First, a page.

Sour Worms

I always feel a little odd when a character I’m writing ‘speaks’ to me.

The sad part about having dissociative episodes (thanks to my good ol’ PTSD) is that I tend to look at such characters askance. I sure as hell overanalyze them and it takes a while for me to let go long enough to get them on a page.

I worry about myself: Is this a character or a voice in my head? Am I nuttier than I thought I was? If it’s a character, what does it represent? Is this someone I knew/know?

Forget what the character is trying to say, what am I trying to say? How do I get out of its way and let it speak…without triggering myself?

For a brief, shining moment, I can let the character raise its head and say hello. If I’m particularly open, I can ask it questions about its life. But it’s easy to get lost in background and research (say, if the character is a resurrected saint from the 16th century, I might want to know about the society then). I can fill page after page with little details. It shuts the character up and lets me play for a little while.

And then, when I’ve run out of little detail avenues to explore, I’ve effectively shut the character up and slammed them into a mold. They rarely speak after I’ve abused them so.

That’s not the way my best writing has worked. That has always been letting the creative flow happen and just writing down what comes. Difficult, at the best of times. Over the past two years or so, I’ve had the opportunity to write spontaneous things with many different people – I’ve posted about such things before. To be sure, it’s honed my craft nicely and the spontaneous nature of them kept creative flow at a maximum.

But it takes its toll on me. It takes a lot of energy to hold myself open and let the character(s) do what they will and not get in their way or pass judgment on them. And, as you already know from my posts this last year, energy has been in very short supply (thank you so much, cancer).

I also get down on myself for being such a block to myself and my characters. That’s a vicious circle that goes nowhere good at all. Doesn’t stop me from doing it, though.

So I’d like to ask your help, dear readers. I’d like to introduce you to some people who need your love and support; those poor souls trapped in my head:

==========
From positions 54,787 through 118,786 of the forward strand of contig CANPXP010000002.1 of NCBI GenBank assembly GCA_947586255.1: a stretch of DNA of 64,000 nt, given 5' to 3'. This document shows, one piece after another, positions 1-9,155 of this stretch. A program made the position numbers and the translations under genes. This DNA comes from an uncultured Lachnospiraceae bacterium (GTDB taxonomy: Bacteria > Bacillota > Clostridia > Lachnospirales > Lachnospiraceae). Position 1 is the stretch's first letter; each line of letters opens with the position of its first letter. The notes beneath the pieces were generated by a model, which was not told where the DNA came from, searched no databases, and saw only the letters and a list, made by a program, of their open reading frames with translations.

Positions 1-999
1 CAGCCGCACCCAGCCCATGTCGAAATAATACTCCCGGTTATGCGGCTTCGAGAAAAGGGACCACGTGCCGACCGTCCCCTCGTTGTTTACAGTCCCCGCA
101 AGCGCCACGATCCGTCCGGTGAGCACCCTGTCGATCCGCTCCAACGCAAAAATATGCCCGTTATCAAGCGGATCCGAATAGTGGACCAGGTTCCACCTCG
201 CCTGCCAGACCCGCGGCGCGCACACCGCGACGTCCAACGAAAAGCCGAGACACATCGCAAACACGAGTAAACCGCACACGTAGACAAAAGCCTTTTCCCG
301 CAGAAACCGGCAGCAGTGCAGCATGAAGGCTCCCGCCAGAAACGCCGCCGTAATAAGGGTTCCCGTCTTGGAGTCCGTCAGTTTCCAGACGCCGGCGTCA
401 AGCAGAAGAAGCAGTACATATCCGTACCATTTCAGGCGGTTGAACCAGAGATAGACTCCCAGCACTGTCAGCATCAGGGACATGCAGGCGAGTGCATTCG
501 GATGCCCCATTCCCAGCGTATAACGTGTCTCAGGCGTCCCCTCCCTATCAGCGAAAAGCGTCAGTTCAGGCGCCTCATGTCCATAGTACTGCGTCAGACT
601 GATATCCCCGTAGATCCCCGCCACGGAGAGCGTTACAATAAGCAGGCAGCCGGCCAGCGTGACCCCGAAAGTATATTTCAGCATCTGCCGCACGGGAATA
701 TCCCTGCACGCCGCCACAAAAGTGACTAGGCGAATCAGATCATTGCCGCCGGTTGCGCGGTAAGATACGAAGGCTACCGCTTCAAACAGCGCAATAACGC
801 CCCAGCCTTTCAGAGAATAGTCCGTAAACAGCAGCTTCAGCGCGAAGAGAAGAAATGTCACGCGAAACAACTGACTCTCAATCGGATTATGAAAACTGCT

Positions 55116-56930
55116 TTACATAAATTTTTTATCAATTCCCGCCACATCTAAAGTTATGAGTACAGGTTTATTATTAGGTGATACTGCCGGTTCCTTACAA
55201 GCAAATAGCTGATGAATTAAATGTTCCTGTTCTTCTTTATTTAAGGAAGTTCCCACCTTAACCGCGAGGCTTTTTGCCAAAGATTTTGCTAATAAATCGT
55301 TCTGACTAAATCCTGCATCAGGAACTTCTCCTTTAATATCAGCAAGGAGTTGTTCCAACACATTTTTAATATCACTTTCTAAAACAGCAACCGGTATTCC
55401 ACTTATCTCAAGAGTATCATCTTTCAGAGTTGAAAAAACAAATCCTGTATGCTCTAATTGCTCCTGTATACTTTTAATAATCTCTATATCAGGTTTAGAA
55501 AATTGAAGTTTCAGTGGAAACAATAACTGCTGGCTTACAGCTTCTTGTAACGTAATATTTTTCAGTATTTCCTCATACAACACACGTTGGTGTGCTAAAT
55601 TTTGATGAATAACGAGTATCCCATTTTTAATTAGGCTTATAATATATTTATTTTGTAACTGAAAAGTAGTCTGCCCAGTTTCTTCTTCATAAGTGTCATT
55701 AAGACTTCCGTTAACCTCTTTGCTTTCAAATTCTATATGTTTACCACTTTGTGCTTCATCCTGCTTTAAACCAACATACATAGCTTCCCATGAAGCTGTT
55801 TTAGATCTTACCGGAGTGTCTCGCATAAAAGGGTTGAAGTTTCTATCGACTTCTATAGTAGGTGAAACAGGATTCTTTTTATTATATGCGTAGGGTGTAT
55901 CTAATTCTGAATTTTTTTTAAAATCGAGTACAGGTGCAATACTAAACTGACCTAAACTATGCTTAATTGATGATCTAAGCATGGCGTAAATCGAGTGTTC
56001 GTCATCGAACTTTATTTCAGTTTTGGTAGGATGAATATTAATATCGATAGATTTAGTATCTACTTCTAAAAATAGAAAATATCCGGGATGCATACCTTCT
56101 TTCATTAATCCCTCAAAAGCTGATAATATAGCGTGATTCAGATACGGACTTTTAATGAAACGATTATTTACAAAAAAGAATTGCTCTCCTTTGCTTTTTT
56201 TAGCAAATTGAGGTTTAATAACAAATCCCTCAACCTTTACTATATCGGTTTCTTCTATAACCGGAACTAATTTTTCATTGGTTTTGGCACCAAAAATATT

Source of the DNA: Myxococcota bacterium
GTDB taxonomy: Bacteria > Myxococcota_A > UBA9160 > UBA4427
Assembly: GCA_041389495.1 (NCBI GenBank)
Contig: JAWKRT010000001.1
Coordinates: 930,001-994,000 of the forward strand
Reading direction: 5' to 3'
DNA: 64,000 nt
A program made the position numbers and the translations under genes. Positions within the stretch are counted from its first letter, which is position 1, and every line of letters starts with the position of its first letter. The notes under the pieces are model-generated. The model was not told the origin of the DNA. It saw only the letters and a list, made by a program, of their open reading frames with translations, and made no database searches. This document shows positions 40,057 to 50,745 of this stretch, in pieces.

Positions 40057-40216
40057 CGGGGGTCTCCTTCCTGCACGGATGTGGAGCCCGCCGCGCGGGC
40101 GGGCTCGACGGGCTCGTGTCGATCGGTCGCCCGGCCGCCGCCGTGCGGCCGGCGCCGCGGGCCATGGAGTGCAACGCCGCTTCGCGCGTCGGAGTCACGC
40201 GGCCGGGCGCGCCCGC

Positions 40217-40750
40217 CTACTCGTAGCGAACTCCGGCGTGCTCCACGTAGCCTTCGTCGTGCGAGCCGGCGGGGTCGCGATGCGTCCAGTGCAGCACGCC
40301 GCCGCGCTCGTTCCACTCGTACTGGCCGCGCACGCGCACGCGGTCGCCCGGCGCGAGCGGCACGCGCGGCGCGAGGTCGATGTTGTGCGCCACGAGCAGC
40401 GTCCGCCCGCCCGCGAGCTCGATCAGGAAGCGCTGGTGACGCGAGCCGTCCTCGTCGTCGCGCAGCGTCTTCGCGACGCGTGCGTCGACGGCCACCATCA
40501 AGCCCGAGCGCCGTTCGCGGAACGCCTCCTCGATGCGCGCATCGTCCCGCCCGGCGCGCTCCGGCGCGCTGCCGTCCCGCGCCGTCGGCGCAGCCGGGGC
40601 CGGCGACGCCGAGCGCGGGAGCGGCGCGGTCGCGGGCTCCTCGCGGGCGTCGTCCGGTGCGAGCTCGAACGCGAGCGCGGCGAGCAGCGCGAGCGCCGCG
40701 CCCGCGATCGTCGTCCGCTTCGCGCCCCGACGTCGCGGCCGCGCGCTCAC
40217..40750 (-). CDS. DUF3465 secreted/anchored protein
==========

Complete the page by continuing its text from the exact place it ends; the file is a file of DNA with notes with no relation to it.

• Castalia Ter’Nothas
  • Sabra Corrente
  • Thomas (AKA Fernanda, AKA Fixit)
  • Zippy and The Wheele
  • Saint Gregory The Lesser (“Just Greg, thanks.”)
  • Asenath “Senna” Campbell
  • Elizabeth White
  • Zivlot (AKA Anthony, AKA Philippe, AKA Numitor)
  • Countess Eulalia of Asethra

If I ever intend to finish a novel (and believe me, I want to more than words can express), these characters – these people – need to be given the energy, love, and attention to make the transition to the page. I don’t have that much energy. Things are getting better daily on that score, but if I ever want to make a go of being a full-time author, I need your support.

I’m not talking money. I’ll beg for that later, when I actually have product to give for the money invested and have figured out Patreon. I’m talking about a little dash of positive energy that you might spare, flicked their way to give them the push they need to get out of my head and onto the page. A little good thought sent out into the Collective Unconscious.

And then the beautiful sensation of fingers flying across the keyboard, trying to keep up with the things spooling out of my creative flow (and am I the only one who loves the feeling of a good keyboard and the tappity-tap of the keys? I can’t be the only one) will translate into something I can finally share with you. A finished work. A story.

I want that so badly.

Post script: Please also spare a moment for the death of a character. After several years of writing her, my poor creation Emwyn has told me that she doesn’t want to keep going. I’ve resurrected her at least four times and each time, she loses a piece of what made her so very special. Her story is done. She wants peace. So: Requiescat In Pace, my confused, intense, innocent friend.

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